One of the UK’s leading experts in the study of infectious diseases has predicted that the devastating impact of the pandemic will begin to subside “in a couple of months" — but warned we may require tougher lockdown measures to achieve this.
Professor Tom Solomon, director of the University of Liverpool’s Institute of Infection and Global Health and one of a group of scientists currently advising the government over its approach to Covid 19, also said he was confident progress was being made over the mass supply of testing kits that would show whether someone had already had the virus.
Asked if he could offer any optimism in a week in which fatality and infection rates rose dramatically across the UK, Prof Solomon told the JC: “The first thing to say is that it will not last forever. It’s going to be over in a couple of months.
"In a couple of months, we’ll see things coming down. And then probably the lockdown measures will be eased a little bit."
But explaining how this was likely to be achieved, the Director of the National Institute for Health Research’s Health Protection Research Unit in Emerging and Zoonotic Infections warned that the government could introduce further tough measure to ensure that social distancing was observed fully.
“I should warn you that the lockdown measures may strengthen before they ease," said Professor Solomon.
“We’re still only on a soft lockdown. We could do more. And depending on what we see the curve doing over the next couple of weeks, we may have to actually say we are going to go for a hard lockdown."
Asked what that would mean, he pointed to countries such as Italy.
“We’re still letting people out of the house — we’re saying, go for exercise once a day.
"We’re saying, go shopping once a week, whereas we could say all shopping is going to be by home delivery. We’re saying to people work from home, but if you can’t, you can go to work.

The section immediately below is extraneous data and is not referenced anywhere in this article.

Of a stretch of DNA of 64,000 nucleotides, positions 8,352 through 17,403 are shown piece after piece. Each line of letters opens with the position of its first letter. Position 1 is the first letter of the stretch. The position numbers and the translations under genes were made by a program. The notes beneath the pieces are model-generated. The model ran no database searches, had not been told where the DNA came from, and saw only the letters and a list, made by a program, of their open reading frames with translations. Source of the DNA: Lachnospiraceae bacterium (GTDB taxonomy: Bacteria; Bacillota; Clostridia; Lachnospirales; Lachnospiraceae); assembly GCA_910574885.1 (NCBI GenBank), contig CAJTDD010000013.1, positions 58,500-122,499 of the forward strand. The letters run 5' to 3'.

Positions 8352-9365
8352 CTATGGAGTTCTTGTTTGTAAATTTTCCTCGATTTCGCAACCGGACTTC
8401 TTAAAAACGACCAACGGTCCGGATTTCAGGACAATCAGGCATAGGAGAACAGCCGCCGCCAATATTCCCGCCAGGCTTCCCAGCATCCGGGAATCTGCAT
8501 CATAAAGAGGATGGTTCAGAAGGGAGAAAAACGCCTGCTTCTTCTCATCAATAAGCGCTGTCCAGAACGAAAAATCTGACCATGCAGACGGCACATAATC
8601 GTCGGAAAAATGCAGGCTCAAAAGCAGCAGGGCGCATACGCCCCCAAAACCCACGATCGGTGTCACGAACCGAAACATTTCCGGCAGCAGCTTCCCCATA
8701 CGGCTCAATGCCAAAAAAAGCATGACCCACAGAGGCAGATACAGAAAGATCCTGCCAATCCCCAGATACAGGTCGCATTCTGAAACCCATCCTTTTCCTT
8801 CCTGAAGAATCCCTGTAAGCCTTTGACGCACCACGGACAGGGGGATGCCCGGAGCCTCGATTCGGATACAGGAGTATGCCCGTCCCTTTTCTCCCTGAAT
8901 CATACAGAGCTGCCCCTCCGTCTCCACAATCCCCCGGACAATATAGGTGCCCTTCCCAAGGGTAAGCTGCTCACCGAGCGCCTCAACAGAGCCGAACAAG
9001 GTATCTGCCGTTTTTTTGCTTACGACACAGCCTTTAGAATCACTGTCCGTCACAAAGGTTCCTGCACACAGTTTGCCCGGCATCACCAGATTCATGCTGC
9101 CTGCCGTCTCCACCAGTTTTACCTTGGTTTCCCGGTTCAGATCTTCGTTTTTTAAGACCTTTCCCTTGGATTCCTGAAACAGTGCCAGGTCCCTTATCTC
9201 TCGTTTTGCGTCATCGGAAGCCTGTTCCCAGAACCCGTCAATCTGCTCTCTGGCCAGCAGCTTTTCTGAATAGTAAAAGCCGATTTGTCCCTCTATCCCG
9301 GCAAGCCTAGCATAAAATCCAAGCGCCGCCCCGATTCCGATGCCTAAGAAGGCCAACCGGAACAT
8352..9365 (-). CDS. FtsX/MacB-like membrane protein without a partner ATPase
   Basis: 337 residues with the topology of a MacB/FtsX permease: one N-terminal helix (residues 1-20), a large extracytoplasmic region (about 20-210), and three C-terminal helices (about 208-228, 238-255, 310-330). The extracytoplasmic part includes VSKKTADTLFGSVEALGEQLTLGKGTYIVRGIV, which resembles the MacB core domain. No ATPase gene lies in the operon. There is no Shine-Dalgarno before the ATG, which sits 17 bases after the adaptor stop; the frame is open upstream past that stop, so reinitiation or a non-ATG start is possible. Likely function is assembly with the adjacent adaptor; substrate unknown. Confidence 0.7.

“But the next step will be to say no, you cannot go to work unless you are doing an essential function.”
Professor Solomon refused to be drawn on criticism that the British government had also been too slow to introduce testing of the population, in line with countries such as Germany, for the virus.
“I would say the UK response was very good to begin with — it was like a textbook response to containing an outbreak,’’ he said.
“But this virus is one that spread more easily than anyone realised to begin with and therefore this was never going to be about containing it — containing means just stopping the spread. So it’s about minimising that and spreading out the curve.
“Okay. I think it is challenging for us now we don’t have the testing ability that we would like to have, but we are wrapping up the testing."
Professor Solomon is currently involved in research for Public Health England into “care diagnostics so that people can be tested in their own homes.’’
He is part of unit of 50 senior scientists and 250 junior scientists working on testing projects.
“There’s various things happening on the testing front,’’ he said. “One thing is the swab. You can do that at home now and send it in. The problem in this country though is we don’t have capacity to do those tests.
“So we’re testing people in hospital as a priority. And the second thing is we’re testing healthcare workers.
“The other test is a test to see whether you’ve had the virus and cleared it. And that can be done on a blood test and you can do it on saliva.
“One of the things we are doing in Liverpool is testing the kits that people make for sale to see if they are reliable.
“It’s all coming, but nothing is going to happen overnight."
The professor was also keen to point out that the release of shockingly high fatality figures over recent weeks did not come as surprise.
He said: “We are at that stage where the curve takes off, and that means the number of cases is shooting up and the number of deaths is shooting up.”
He added that after the control measures came into force, the number of cases would still rise, but not at the same rate.
“We will see that two weeks after we started the lockdown,’’ he added. “And the deaths will follow two weeks after that.
“For the control measures to impact on deaths, that takes four weeks.’’